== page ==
How Welfare and Work Policies for Parents Affect Adolescents
A Synthesis of Research
The federal law that overhauled the nation’s welfare system in 1996 aimed to break the cycle of poverty through its effects not only on welfare recipients but also on their children. While it was feared that some of the policy changes might harm young children, it was generally believed that older children would benefit from new community norms and the presence of working parents as role models. But analyses from several MDRC studies released in recent years suggest that the new policies did not bring benefits to adolescents. With reauthorization of the 1996 law now under debate, the Next Generation project — an innovative collaboration among MDRC and other leading research institutions — has produced this research synthesis, the first comprehensive and systematic look at how welfare and work policies targeted at low-income parents have influenced their adolescent children. Using meta-analytic techniques, the work integrates survey data collected from parents in eight MDRC studies of 16 different welfare and employment programs, focusing on children aged 12 to 18 when the surveys were conducted; it also draws on ethnographic case studies to flesh out the quantitative findings.
In each study, some parents were randomly assigned to a program that included some combination of three key policies — mandatory employment activities, earnings supplements, and time limits on welfare receipt — while others were randomly assigned to a control group that was neither eligible for the program’s services nor subject to its requirements. Random assignment ensures that any differences that emerged between the two groups — or their children - are attributable to the program. Although the studies examined programs that began operating before 1996, the three policies examined here have been adopted, in various combinations, in many states’ programs since welfare reform was passed. Thus, this is the best body of evidence to date concerning how low-income adolescents fare as a result of policies aimed at increasing their parents’ employment.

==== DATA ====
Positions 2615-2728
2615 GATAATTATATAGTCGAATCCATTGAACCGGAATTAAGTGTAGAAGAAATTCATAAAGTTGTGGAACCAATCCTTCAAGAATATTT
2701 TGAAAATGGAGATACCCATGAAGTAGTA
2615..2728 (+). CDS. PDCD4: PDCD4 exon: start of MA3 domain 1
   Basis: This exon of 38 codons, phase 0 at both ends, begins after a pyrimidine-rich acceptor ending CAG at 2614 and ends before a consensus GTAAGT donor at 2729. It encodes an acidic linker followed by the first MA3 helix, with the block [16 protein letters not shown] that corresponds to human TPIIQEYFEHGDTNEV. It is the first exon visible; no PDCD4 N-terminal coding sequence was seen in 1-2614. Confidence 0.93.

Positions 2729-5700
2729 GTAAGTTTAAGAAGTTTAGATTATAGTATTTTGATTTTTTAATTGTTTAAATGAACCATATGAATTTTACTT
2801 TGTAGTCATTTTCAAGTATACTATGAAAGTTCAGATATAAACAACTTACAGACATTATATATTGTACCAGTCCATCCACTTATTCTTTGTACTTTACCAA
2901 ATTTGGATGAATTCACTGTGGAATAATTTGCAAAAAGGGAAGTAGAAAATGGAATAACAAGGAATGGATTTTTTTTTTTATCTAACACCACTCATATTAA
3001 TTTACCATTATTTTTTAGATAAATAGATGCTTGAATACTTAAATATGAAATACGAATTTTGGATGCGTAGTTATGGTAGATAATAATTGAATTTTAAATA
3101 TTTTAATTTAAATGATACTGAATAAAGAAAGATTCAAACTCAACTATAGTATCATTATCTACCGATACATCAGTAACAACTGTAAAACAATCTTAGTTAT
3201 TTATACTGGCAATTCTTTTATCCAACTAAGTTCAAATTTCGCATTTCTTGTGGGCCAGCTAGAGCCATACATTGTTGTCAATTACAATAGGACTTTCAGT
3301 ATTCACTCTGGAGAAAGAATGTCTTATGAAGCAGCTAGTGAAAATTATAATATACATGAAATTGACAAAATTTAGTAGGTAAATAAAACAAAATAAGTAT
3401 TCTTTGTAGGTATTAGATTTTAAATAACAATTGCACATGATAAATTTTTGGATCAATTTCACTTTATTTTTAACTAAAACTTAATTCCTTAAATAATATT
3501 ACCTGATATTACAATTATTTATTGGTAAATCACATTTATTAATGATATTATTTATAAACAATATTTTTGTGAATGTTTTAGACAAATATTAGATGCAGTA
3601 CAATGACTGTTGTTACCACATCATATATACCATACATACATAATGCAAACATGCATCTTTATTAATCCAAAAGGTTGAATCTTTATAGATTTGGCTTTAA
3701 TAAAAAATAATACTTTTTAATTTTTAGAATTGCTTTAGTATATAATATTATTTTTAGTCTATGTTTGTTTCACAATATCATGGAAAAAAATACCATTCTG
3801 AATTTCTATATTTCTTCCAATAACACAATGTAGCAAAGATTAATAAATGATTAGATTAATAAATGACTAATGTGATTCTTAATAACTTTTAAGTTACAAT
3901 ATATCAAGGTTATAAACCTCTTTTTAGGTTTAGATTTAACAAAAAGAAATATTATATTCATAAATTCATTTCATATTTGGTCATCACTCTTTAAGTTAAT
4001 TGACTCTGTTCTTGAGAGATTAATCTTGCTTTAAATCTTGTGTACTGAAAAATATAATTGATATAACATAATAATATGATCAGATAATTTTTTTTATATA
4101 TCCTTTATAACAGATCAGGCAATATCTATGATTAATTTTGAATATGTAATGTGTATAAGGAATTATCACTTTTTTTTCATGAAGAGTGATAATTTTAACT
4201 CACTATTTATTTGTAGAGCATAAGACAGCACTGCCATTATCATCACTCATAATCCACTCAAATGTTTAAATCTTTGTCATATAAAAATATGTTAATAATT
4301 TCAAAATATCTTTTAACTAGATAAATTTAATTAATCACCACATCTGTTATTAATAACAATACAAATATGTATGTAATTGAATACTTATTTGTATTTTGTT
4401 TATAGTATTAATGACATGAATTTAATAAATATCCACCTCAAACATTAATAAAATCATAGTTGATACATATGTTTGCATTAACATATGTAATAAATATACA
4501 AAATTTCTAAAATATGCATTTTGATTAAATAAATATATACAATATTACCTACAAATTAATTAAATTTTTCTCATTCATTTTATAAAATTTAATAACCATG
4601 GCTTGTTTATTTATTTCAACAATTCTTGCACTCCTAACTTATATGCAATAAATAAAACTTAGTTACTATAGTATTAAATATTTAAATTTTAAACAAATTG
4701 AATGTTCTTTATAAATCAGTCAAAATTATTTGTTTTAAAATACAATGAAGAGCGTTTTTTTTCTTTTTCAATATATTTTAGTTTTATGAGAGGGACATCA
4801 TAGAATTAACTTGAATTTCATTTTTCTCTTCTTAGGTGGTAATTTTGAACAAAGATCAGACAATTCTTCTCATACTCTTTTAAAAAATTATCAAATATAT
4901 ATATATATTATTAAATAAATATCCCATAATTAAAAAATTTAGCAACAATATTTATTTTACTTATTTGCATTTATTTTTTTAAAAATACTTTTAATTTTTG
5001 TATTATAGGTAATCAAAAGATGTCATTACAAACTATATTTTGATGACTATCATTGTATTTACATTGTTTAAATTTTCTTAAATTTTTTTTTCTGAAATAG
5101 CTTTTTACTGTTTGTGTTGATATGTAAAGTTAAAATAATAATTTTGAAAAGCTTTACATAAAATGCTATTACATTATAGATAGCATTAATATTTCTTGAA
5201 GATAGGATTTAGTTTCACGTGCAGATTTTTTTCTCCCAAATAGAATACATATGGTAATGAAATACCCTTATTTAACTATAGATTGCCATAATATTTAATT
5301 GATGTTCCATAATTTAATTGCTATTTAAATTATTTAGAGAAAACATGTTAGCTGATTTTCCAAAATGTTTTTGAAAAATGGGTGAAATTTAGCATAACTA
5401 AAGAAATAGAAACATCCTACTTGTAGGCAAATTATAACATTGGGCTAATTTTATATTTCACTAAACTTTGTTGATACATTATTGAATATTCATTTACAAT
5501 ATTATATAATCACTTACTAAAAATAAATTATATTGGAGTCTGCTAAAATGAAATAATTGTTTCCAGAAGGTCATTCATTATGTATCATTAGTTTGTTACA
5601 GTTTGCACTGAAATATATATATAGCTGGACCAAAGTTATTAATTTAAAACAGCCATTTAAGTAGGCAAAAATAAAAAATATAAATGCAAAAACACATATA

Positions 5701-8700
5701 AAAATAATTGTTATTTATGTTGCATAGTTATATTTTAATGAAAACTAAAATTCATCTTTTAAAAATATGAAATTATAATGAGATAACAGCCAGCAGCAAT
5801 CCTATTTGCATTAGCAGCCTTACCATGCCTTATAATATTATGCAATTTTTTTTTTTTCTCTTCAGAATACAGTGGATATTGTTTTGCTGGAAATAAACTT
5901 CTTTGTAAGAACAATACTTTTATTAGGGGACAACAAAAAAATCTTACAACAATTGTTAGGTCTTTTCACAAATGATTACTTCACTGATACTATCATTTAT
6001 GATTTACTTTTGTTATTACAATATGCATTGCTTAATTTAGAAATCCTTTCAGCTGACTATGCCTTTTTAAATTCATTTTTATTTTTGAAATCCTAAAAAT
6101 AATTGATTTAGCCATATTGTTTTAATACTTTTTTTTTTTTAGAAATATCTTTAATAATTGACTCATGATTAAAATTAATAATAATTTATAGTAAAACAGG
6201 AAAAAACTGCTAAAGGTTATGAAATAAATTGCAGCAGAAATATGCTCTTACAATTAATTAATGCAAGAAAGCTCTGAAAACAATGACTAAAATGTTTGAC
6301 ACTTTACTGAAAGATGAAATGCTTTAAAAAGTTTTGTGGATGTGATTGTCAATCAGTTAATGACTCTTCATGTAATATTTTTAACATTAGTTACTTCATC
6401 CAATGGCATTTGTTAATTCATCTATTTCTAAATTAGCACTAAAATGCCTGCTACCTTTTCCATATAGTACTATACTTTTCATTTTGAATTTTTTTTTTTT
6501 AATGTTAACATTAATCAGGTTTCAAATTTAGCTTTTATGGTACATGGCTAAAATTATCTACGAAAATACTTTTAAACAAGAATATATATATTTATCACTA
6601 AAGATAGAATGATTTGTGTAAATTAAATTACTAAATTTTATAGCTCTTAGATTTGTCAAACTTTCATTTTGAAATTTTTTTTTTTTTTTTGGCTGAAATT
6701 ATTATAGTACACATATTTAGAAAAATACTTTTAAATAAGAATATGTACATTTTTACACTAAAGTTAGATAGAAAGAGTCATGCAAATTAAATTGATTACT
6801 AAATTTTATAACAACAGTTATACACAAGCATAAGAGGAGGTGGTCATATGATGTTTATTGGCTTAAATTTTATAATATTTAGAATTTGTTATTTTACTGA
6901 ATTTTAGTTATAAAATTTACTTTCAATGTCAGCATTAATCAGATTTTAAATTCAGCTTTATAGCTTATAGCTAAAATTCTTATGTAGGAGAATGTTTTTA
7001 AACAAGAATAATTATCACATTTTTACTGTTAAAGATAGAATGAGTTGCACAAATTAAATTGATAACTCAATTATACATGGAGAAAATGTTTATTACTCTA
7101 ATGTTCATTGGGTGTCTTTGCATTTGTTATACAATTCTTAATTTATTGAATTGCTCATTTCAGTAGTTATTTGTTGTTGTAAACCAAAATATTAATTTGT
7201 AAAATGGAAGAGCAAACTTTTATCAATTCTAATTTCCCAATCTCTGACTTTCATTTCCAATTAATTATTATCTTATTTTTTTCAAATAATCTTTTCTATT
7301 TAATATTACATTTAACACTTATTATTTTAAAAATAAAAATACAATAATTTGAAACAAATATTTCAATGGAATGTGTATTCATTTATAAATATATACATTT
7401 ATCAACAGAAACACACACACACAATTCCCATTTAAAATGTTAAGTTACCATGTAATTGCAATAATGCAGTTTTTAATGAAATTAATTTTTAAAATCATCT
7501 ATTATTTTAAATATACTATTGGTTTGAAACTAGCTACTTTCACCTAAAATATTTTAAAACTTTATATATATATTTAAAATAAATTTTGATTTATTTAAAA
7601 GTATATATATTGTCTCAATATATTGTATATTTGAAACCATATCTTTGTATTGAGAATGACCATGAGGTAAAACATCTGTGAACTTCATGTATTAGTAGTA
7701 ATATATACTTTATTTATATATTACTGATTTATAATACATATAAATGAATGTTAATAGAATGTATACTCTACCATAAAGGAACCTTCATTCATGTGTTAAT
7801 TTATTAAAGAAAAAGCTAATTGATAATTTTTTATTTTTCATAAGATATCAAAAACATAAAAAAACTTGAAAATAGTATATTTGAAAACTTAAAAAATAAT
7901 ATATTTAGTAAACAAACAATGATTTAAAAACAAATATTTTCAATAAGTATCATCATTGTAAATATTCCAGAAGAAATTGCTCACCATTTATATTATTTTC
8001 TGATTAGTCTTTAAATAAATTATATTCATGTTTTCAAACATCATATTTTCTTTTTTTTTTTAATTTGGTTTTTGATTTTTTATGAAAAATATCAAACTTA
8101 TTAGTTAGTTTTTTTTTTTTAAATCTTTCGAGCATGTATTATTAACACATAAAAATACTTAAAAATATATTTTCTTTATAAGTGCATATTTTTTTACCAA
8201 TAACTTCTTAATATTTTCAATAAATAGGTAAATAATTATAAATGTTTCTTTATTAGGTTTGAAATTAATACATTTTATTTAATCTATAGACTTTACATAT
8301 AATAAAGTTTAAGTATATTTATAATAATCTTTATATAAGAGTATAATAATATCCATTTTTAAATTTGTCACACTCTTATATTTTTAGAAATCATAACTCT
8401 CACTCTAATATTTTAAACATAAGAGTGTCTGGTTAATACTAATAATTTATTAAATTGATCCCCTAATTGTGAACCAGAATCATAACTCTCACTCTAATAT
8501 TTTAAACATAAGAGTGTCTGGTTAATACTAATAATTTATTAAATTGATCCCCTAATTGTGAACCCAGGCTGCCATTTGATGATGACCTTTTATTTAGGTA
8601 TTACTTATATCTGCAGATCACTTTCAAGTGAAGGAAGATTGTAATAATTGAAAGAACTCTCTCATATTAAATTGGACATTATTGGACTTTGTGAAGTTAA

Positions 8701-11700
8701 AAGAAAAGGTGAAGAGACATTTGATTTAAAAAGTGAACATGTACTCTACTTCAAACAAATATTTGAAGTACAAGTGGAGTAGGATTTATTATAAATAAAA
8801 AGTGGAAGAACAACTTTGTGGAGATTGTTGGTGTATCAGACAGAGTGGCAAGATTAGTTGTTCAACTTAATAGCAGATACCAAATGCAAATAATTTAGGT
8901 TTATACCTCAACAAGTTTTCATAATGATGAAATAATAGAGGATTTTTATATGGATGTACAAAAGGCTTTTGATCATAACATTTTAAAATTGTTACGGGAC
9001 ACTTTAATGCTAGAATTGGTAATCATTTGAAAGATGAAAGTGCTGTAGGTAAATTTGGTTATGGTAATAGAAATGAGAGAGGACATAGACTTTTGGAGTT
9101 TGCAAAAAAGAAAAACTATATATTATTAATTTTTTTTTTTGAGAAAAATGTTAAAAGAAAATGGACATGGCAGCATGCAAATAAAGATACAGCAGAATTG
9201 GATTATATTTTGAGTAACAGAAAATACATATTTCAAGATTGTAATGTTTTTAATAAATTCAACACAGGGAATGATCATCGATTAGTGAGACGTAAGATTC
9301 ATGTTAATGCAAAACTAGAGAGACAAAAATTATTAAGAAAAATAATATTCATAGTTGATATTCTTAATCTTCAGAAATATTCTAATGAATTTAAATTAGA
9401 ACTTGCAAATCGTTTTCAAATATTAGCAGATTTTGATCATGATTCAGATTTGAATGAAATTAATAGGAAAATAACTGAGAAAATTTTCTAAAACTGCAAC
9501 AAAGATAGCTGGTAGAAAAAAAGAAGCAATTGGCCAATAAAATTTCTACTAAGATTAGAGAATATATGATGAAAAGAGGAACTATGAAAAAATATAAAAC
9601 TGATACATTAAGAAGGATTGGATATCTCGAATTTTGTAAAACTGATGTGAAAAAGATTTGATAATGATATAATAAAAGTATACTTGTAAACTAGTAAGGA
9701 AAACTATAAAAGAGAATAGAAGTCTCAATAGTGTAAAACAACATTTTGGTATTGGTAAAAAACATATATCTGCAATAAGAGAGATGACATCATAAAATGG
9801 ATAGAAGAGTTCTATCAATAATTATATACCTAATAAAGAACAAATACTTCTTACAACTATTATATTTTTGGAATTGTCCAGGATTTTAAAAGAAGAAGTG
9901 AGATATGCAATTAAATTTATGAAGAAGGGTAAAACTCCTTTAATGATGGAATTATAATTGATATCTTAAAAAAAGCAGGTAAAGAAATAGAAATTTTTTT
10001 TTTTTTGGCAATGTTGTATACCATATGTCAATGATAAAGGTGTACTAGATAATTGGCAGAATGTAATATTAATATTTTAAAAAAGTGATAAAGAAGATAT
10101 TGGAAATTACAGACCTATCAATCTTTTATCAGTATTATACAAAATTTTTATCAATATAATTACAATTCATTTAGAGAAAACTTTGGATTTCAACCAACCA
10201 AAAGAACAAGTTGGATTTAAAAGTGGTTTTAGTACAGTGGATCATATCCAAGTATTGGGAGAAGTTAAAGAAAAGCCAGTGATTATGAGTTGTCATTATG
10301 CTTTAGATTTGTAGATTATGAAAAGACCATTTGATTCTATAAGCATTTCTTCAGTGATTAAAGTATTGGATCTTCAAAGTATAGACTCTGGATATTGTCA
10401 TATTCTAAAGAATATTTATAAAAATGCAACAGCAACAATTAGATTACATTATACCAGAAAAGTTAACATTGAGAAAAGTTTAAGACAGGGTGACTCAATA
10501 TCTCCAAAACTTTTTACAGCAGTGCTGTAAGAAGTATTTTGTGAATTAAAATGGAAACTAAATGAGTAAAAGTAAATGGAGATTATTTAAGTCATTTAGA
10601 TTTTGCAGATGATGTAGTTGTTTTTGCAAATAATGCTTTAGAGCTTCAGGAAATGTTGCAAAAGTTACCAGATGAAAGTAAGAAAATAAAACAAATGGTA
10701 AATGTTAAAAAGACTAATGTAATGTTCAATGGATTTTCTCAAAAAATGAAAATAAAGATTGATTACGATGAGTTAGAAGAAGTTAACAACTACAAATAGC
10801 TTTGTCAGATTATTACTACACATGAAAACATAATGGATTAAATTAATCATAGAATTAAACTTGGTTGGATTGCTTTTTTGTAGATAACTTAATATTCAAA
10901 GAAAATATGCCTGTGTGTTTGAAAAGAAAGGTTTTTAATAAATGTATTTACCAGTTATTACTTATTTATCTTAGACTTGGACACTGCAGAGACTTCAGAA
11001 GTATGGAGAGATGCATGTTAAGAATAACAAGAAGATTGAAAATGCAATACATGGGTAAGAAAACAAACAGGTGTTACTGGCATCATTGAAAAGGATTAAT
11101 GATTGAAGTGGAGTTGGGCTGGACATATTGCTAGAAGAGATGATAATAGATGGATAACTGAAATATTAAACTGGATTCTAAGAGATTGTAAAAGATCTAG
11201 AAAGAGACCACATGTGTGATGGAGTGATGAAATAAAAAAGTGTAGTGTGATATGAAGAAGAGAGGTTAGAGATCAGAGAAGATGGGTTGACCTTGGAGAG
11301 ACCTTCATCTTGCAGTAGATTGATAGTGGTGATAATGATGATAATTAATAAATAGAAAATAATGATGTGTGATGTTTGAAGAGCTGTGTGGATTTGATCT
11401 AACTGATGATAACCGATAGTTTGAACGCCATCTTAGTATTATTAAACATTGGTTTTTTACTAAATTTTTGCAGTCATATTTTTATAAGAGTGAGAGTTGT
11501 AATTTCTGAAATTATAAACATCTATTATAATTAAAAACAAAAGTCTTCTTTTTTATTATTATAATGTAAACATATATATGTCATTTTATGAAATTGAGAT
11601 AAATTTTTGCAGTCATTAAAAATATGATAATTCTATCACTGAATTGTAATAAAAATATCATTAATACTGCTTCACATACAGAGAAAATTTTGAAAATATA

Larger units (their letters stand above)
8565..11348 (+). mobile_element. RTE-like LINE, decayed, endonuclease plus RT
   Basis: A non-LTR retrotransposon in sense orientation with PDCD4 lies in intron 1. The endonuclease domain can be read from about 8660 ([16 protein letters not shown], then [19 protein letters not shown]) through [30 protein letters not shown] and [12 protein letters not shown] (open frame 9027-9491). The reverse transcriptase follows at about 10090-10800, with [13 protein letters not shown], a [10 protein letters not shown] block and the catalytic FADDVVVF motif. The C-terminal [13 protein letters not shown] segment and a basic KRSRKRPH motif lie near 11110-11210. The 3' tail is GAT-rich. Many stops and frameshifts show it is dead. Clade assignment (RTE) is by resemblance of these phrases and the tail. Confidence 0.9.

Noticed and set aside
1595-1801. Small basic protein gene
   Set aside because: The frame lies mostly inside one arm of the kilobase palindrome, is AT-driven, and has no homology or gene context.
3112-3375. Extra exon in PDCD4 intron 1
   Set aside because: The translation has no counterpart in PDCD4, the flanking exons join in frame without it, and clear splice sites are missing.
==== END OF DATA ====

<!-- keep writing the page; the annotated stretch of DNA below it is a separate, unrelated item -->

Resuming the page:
- When asked about their adolescent children, parents in the programs under study reported worse school performance, a higher rate of grade repetition, and more use of special educational services than did control group parents. On average, the programs did not, however, affect the proportion of adolescents who dropped out of, were suspended from, or completed school. There were likewise no overall differences between the program and control groups in the proportion of adolescents who had children. Girls and boys fared similarly on all the outcomes examined.
- No single one of the three policies under study could explain the programs’ effects on adolescents. For instance, negative effects were observed both for the programs that required parents to work or to participate in work activities in order to receive welfare benefits and for the programs in which parents’ work participation was purely voluntary.
- Adolescents with younger siblings experienced the most troubling effects. As well as showing larger unfavorable effects on school performance and receipt of special educational services than did the full sample, program group adolescents with younger siblings were more likely than their control group counterparts to be suspended or expelled from and to drop out of school - perhaps because they were also more likely to provide care for their siblings. Program group adolescents without younger siblings, in contrast, were more likely than their control group counterparts to participate in out-of-school activities and experienced few effects on school outcomes.
Together, the findings point to the challenges faced by low-income single parents who work - most of whom hold inflexible, unpredictable low-wage jobs - as well as the unmet child care needs associated with their employment. Possible strategies for mitigating the negative effects of welfare reform on adolescent children include reducing the need for them to assume adult responsibilities at home, ensuring that they have access to high-quality supervised activities outside school, and finding ways to resolve the conflicts that their low-income parents face in juggling parenthood and inflexible employment.